Lobdell: Catch up with a wrap up

December 06, 2010|By William Lobdell

Some follow-ups on recent columns:

Mystery Solved?

I received an interesting e-mail from a veteran private pilot who gave one possible explanation for the single-engine plane crash in Newport Beach's Back Bay that killed three people.

In a recent column ("Lobdell: Unsolved mysteries in Newport-Mesa," Dec. 3), I wrote that I couldn't figure out how an experienced pilot could have run out of gas and, facing an emergency landing, chose to go down in the muddy flats of an estuary instead of a nearby street or park.


Here's the reader's take: First, a Musketeer Beechcraft, the type of plane that went down, with two passengers, has a range of about 550 nautical miles, not the 1,000-mile nautical range stated in several news articles and in my column.

Second, the pilot — flying from Baja to Torrance — would have gotten gas in San Felipe, stopped in Mexicali to exit Mexico and then in Calexico to enter the United States. Taking off and landing three times takes a lot of gas, as does getting over the mountains near Julian.

The distance from San Felipe to Torrance is about 500 miles, so even though the plane would have flown near the Ramona and Fallbrook airports, a decision was made to keep going.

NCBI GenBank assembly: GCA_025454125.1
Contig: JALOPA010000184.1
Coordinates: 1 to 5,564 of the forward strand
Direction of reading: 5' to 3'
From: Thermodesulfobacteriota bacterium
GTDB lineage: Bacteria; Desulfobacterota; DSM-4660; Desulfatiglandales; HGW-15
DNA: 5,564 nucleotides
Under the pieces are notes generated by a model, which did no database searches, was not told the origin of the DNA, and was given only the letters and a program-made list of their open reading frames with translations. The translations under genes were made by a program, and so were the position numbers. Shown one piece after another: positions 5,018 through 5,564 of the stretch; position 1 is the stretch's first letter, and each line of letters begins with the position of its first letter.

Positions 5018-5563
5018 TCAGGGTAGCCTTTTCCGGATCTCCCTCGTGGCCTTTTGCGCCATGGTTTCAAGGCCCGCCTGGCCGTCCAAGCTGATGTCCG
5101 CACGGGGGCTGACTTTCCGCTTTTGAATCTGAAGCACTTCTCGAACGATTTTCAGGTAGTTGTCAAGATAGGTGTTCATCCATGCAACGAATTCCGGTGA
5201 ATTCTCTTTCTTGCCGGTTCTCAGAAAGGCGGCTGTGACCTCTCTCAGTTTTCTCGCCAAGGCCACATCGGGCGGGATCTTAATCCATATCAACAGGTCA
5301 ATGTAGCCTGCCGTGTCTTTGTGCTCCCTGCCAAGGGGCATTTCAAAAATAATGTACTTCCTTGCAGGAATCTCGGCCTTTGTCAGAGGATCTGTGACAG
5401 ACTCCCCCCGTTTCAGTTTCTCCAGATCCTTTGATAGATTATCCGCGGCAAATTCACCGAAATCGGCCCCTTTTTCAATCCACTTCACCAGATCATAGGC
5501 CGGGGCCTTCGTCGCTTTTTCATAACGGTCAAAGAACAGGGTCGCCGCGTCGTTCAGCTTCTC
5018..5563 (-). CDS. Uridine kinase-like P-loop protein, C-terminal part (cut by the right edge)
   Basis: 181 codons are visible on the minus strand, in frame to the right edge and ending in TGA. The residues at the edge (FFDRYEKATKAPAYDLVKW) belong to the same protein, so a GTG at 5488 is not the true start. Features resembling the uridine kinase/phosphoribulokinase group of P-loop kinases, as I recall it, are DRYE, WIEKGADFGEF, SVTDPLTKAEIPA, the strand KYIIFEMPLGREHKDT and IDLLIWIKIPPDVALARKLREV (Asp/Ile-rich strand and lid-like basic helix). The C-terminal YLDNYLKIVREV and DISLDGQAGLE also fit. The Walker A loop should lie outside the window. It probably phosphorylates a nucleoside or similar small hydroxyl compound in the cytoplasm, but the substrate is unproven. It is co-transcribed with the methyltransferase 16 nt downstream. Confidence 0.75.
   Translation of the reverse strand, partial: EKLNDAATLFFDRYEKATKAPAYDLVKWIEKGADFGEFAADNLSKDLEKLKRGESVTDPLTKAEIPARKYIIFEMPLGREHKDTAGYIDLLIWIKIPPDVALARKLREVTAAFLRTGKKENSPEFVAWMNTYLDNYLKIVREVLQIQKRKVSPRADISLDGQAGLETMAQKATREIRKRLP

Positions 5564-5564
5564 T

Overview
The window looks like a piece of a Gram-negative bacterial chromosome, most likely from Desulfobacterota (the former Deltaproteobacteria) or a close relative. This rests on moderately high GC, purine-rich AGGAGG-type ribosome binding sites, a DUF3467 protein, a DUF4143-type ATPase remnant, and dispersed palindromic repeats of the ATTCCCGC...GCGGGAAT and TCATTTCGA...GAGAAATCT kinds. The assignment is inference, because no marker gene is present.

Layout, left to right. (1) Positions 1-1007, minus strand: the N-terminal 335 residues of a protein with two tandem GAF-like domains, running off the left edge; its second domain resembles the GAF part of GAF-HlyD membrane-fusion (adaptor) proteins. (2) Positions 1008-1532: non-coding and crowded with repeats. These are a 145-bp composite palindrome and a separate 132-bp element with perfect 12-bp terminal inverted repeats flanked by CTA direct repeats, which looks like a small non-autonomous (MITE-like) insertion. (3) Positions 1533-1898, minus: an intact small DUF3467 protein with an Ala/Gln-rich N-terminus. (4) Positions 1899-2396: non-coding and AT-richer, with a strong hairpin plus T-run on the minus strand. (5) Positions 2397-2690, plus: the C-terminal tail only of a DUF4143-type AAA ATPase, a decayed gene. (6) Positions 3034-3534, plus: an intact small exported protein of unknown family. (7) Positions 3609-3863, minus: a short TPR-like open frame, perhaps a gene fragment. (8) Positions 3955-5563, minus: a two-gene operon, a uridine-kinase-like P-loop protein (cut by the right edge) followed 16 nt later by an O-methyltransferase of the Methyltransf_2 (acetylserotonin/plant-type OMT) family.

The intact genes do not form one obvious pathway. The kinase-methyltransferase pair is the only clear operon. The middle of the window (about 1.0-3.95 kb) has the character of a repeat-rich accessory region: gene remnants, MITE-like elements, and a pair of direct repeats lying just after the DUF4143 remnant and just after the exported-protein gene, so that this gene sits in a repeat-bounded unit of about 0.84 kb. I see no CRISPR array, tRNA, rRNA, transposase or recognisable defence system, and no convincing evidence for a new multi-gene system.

The reader said that the fuel gauges aren't very accurate on older planes (the Musketeer was a 1968 model), and the pilot was probably "in a hurry to get home [after] a long day in the saddle. [He] thought he could make it. The gas gauges [probably] looked OK."

As for landing in the Back Bay, the pilot likely did it "because of the wide open, smooth water with no obstacles, and it was just in front of John Wayne Airport! With retractable gear he would have made it (because he would have been able to glide longer). In the end, he ran out of altitude, time and landing choices."

Doesn't sound so mysterious anymore, does it?

What's Fair

Facilities Management West, the winning bidder for the 150-acre Orange County Fairgrounds property, though the sale hasn't gone through yet and may never be completed, is trying to buy pieces of equipment and other assets, intellectual property, and a license to privately operate the fair from the Fair Board ("Lobdell: Stay vigilant on fair happenings," Dec. 5).

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